Internal site search is the equivalent of someone walking into a physical store and asking for a product. The storekeeper would develop an understanding of what shoppers want based on these requests. In the digital world, Google Analytics can store all of these questions.
In this post, I’ll address how to configure site search in Google Analytics to improve your ecommerce product selection.
The first step is to capture site-search data in Google Analytics. We’ve addressed how to do this. Google’s Analytics help explains the process, too. Once configured, your internal site search data will show up in Google Analytics at Behavior > Site Search. Allow up to 24 hours for this to occur.
Site Search Data
When the data appears, you can establish if visitors use your site search and if it generates revenue. Go to the usage report in Google Analytics, at Behavior > Site Search > Usage for:
- The percentage of your visitors use site search.
- The percentage of your revenue that comes from visitors who use site search.
- The average order value of visitors who search vs. visitors who do not.
- The conversion rate of visitors who search vs. visitors who do not.
This info is a good starting point to know the importance of site search for your business.
Search terms. Next, determine what visitors search for and how often. Analyze, too, their phrases and terms. Do they query, for example, “kitchen supplies” or “cooking utensils”? Get all this data in Google Analytics at the Search Terms report, at Behavior > Site Search > Search Terms.
You might find a few hundred terms or a few thousand. Scan the list to get a sense of the phrases your visitors are using.
Remember that Google Analytics, by default, shows only 10 terms on the first view. Scroll to the bottom of the table for a drop-down menu to expand the list to as many as 5,000 items. Alternatively, expand the list by choosing a broader time range. You can export this data to a spreadsheet for further analysis.
If you have at least a few thousand search phrases, you could also see this data by segments, such as search terms from visitors by state or a certain campaign.
Problem terms. Once you have a sense of the search terms, look for the ones that are not working. The Search Terms report contains a column called “% Search Exits” — the percentage of people who leave the site after searching for that term.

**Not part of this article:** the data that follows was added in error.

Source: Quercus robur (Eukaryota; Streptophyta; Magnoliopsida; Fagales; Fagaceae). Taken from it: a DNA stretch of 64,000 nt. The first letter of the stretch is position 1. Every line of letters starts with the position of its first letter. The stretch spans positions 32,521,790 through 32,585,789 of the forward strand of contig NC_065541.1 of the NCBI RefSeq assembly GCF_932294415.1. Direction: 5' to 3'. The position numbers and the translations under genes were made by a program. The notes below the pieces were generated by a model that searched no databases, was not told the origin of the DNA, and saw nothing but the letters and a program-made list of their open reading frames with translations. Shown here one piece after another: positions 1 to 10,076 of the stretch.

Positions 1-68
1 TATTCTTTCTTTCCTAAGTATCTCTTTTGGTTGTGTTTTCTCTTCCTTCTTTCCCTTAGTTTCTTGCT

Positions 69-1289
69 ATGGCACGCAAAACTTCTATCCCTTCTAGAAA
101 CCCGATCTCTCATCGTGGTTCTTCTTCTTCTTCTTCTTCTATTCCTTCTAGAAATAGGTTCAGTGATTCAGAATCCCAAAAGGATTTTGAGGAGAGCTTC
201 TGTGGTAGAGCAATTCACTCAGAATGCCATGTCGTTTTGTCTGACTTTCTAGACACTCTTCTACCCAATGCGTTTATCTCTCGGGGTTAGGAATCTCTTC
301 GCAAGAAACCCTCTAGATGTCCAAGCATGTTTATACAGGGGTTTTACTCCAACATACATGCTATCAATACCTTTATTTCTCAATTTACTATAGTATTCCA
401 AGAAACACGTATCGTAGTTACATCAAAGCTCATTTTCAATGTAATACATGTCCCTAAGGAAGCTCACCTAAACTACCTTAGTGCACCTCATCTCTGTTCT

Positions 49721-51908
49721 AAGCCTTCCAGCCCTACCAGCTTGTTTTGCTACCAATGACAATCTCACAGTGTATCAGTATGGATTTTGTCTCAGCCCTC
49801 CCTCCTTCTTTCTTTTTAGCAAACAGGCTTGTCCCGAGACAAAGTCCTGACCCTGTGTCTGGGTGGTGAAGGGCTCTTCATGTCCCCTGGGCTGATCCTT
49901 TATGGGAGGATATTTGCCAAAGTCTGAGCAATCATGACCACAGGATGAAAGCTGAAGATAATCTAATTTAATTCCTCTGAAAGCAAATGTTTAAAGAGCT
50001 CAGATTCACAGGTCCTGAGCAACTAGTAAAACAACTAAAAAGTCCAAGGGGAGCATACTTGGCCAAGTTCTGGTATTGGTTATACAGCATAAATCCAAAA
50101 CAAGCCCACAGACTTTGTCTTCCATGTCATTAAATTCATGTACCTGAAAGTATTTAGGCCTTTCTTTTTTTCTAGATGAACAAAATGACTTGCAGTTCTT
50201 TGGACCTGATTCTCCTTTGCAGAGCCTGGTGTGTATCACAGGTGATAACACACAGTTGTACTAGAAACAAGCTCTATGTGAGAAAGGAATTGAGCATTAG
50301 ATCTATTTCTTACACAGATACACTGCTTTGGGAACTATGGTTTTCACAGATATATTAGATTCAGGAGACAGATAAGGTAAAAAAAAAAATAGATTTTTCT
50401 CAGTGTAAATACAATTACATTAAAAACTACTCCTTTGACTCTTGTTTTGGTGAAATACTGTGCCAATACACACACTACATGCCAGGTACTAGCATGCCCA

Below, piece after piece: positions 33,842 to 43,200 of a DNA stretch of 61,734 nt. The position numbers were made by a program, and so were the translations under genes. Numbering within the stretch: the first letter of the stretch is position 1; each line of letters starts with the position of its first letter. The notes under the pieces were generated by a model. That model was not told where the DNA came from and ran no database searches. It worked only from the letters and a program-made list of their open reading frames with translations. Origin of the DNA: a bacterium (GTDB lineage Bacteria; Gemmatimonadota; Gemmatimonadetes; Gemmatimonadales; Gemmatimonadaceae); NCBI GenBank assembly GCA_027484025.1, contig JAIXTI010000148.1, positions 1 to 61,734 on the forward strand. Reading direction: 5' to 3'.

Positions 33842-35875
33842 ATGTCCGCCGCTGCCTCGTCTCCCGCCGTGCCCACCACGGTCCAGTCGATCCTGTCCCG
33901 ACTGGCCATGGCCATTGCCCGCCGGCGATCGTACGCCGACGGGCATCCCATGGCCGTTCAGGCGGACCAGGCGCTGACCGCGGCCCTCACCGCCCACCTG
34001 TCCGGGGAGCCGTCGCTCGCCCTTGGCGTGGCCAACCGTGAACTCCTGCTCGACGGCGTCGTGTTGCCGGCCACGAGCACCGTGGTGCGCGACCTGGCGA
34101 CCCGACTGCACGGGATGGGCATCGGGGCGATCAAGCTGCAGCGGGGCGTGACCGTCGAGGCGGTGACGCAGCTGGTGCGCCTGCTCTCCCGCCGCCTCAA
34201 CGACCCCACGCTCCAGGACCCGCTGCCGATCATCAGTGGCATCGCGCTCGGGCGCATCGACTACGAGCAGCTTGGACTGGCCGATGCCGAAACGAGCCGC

Say, for example, that “kitchen utensil set” has a search exit of 70 percent. That means that 70 percent of visitors leave after they see the search results. There are several reasons for this, typically.
- Zero search result. If they can’t find what they are looking for, visitors will leave.
- Fewer search results than what visitors were expecting.
- Wrong search results. The results are not what the visitor was looking for.
Look at all search phrases with more than 50-percent exits. And pay special attention to all phrases with 100-percent search exits.
Revenue from site search. Next, determine whether your site search is generating revenue. This requires implementing Google Analytics ecommerce tags in Google Tag Manager to track your sales.
The default Search Term report does not show revenue. Create a custom report with the following columns:
- Search term.
- Total unique searches.
- % Search Exits.
The custom report will reveal many interesting patterns, such as:
- The search phrases that generated the highest revenue.
- The phrases that produced zero revenue. (Address the search results for these phrases.)
Trends. The Search Terms report can indicate how products and product categories are trending. Click on any term for a graph of the number of unique searches for a given date range, which you can adjust.
Repeat the process for all terms to see which products are gaining popularity and which are on their way out.